Ludtke would continue to pave the way for women in the world of sports—in a big way—but it wouldn’t be in rowing. After she graduated from college, she moved to New York and fully left her rowing days behind. Focusing on her career and eventually starting a family, she never really found herself missing the sport and was perfectly content to take a 44-year break from it.

She made her way into sports journalism. She covered the 1984 Summer Olympic Games in Los Angeles, worked for ABC Sports, and Sports Illustrated, and for Harvard University’s Nieman Foundation. But she will forever be known for her now famous federal lawsuit, Melissa Ludtke and Time, Inc., Plaintiffs, v. Bowie Kuhn, Commissioner of Baseball et al. (1978), which changed the landscape for female sports reporters.

In 1977 while covering the Yankees and the World Series for Sports Illustrated, Ludtke was running into trouble gaining access to the same spaces as her male counterparts. While only being paid as a fact-checker at the time, she did have an all-access pass to baseball stadiums across the country, but kept getting banned from going into the locker rooms before games and after games. The problem arose specifically with the Yankees and after numerous negotiations and discussions kept coming up short, Ludtke decided that the only way to solve this problem was to sue.

“I always say it was never about nudity, it was about exclusion,” Ludtke said. “Most people didn’t get that.”

It was later learned that the Yankee players were fine with Ludtke and her female reporting counterparts coming into the locker rooms, but it was the commissioner that continually denied their requests. In the end, Ludtke won the case – literally and figuratively opening the doors for more access for female sports reporters across the board.

“It’s extraordinary,” she said. “You can’t relate the incoming swarm of women into the business, but I think you can certainly look at the decision and the timing as when you begin to see the enormous growth in numbers of women coming in… those generations that have come since have had that ability to have the equal access so they can fully do the jobs. Before that, you were hard-pressed to be able to assign a woman to cover baseball or football because they couldn’t do the actual reporting that was necessary to do the whole story.”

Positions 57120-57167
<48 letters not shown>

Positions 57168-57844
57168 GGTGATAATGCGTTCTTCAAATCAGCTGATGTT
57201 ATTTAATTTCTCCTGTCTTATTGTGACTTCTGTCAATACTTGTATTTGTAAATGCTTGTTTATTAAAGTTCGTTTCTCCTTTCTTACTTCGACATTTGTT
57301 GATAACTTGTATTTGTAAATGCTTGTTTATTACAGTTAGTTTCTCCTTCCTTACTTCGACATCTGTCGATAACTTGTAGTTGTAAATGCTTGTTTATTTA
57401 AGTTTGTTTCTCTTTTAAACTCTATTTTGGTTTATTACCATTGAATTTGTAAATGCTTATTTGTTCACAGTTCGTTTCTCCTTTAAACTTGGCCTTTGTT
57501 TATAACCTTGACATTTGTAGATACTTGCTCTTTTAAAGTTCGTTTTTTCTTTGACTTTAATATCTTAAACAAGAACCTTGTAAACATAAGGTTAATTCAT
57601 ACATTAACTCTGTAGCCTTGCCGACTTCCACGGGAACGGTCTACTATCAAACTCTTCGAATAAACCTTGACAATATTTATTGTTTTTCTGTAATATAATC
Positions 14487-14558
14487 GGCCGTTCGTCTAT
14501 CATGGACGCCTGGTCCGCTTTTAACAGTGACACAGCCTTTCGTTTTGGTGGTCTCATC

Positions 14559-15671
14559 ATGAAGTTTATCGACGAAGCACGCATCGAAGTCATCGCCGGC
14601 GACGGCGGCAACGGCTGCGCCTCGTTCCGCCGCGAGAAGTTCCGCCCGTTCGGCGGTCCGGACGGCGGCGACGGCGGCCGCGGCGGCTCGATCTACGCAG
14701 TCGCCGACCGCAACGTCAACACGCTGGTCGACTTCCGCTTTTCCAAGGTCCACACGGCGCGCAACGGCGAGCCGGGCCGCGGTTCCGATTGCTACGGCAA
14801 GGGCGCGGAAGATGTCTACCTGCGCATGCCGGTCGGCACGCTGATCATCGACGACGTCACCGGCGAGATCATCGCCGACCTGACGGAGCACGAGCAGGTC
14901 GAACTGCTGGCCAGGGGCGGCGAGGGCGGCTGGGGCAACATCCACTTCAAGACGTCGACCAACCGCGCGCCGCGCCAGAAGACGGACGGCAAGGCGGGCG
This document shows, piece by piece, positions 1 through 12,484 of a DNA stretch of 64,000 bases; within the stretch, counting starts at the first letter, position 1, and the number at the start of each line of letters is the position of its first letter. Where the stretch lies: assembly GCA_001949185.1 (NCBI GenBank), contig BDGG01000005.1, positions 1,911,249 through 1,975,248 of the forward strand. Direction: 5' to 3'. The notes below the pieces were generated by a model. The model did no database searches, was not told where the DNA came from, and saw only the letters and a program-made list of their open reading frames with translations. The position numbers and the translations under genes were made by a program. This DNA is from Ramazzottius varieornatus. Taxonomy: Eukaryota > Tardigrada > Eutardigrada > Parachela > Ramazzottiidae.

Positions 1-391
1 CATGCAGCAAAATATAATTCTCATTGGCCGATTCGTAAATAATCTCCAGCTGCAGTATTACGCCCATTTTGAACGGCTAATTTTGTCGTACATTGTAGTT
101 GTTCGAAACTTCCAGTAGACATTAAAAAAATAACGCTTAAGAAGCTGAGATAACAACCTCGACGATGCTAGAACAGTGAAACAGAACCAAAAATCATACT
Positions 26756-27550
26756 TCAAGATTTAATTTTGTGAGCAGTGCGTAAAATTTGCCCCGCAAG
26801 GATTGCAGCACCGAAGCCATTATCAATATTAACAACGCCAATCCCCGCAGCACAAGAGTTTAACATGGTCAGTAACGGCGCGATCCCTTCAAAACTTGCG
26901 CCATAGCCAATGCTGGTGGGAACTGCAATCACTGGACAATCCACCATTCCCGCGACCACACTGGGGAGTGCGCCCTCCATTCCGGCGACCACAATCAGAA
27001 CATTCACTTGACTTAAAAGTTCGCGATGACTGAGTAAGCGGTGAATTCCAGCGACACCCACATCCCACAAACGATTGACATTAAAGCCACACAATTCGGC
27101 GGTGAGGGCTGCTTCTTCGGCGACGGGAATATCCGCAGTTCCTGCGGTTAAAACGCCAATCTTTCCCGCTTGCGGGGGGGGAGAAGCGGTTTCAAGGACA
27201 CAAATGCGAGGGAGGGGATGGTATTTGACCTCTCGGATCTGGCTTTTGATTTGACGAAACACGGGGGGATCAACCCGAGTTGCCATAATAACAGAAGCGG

Ludtke is currently working on a book recounting the incident and telling the story from her point of view. She lives in the Boston area now, and four years ago found herself back on the water in a rowing shell. Coffee with an old college was the start. He friend had signed up for rowing classes at CRI, and after not thinking about rowing for more than 40 years, she suddenly wanted to be get back into the boat. Ludtke started her comeback on the erg (a tool that did not exist back when she had last rowed back in the 1970s). By the next spring, she was back in a boat and hasn’t stopped rowing since.

“I’m obsessed with it, completely obsessed by it,” Ludtke said. “I post sunrises, videos, pictures as well, essays about it, so people who know me through Facebook know that I just love rowing.”

Now that she’s back at it, it doesn’t look like she is going to stop anytime soon. In her run-up to this weekend’s regatta, she is simply keeping that ‘Why not’ mentality in mind. She might well find herself back at the Head of the Charles; first regattas have an addictive way of leading to second regattas. Either way, she planned to leave it all on the water.

“So that’s what I intend to do, I intend to leave nothing on the river in my one and only,” Ludtke said. “I’m going to look at it as my one and only because it may well be, and that would be fine. I’d leave this life very satisfied if this was my one and only Head of the Charles rowing race.”

Editor’s Note: Melissa Ludtke’s CRI boat finished 34th in the Mixed Eight event, in a time of 19:27.